Last modified: 2004-08-14 by rob raeside
Keywords: hampshire | united kingdom | rose | crown |
Links: FOTW homepage | search | disclaimer and copyright | write us | mirrors
Chrys Fear, 8 July 2004
Above the flag of Hampshire County Council, which was adopted on 13th July 1992 when the county was granted a coat of arms to mark the centenary of the county council in 1989 (only two years late!). The flag is a banner of the arms. The "rose and crown" motifs have been associated with Hampshire since at least the 18th century and were formerly used by the county in heraldic badge form (although with no sanction of the College of Arms). Because the arms include the Royal crown, the Queen's permission had to be sought and a Royal Warrant was issued.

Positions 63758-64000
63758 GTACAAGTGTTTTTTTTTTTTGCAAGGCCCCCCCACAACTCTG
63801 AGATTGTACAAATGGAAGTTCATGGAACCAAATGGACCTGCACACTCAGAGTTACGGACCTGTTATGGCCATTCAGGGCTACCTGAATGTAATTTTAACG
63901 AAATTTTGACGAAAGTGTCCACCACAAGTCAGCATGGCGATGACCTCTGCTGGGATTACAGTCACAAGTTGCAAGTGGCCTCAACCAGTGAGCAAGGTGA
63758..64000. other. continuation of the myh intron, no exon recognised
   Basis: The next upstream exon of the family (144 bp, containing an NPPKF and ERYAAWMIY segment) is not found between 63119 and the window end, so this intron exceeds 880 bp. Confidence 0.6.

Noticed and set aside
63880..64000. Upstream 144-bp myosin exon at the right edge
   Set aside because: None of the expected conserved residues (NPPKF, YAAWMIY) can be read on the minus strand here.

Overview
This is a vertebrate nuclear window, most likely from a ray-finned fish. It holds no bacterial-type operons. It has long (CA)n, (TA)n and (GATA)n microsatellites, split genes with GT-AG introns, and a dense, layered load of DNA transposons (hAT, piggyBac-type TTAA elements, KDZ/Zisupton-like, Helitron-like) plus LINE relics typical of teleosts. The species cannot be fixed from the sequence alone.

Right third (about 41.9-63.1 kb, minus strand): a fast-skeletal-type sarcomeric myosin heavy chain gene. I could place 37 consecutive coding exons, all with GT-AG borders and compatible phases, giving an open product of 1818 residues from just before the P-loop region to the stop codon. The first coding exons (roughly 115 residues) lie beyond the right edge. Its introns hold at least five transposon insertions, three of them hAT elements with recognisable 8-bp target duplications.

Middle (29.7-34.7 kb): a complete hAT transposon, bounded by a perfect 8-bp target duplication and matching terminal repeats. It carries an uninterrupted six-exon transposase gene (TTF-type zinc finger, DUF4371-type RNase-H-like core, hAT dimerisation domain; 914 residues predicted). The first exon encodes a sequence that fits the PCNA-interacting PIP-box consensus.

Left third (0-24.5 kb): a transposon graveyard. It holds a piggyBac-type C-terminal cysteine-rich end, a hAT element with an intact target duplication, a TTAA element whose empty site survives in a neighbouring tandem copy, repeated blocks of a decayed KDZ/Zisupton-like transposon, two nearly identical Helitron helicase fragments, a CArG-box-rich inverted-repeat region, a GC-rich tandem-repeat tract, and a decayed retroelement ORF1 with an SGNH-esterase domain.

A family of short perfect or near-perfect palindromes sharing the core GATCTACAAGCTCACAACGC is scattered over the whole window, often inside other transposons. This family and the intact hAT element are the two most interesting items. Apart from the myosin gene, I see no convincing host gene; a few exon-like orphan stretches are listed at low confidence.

Roy Stilling, 21 November 1995
The County Council is the representative body for the county. As arms may only be granted to individuals and bodies corporate, the arms of Hampshire County Council represent the county and its people. No-one other than Hampshire County Council is allowed to fly the flag.
Pascal Vagnat, 4 April 1996
by James Frankcom
The rose is the Lancaster rose, which has been used by Hampshire for many centuries. The lion supporter symbolises the fact that the city of Winchester was the Mediaeval capital of England, and the lion thus is the English lion. The two crossed swords are a symbol for the connection of Hampshire with the army. The stag represents the New Forest, the royal hunting ground created by William the Conqueror in the 11th century. The anchor symbolises the connection with the navy. The crest shows a Saxon crown and castle and symbolises the links with the Saxon Kingdom of Wessex, of which Winchester was the capital. The castle also symbolises the role of Hampshire in defending the country. (Attributed to leaflet obtained from Hampshire County Council).
James Frankcom, 13 October 2003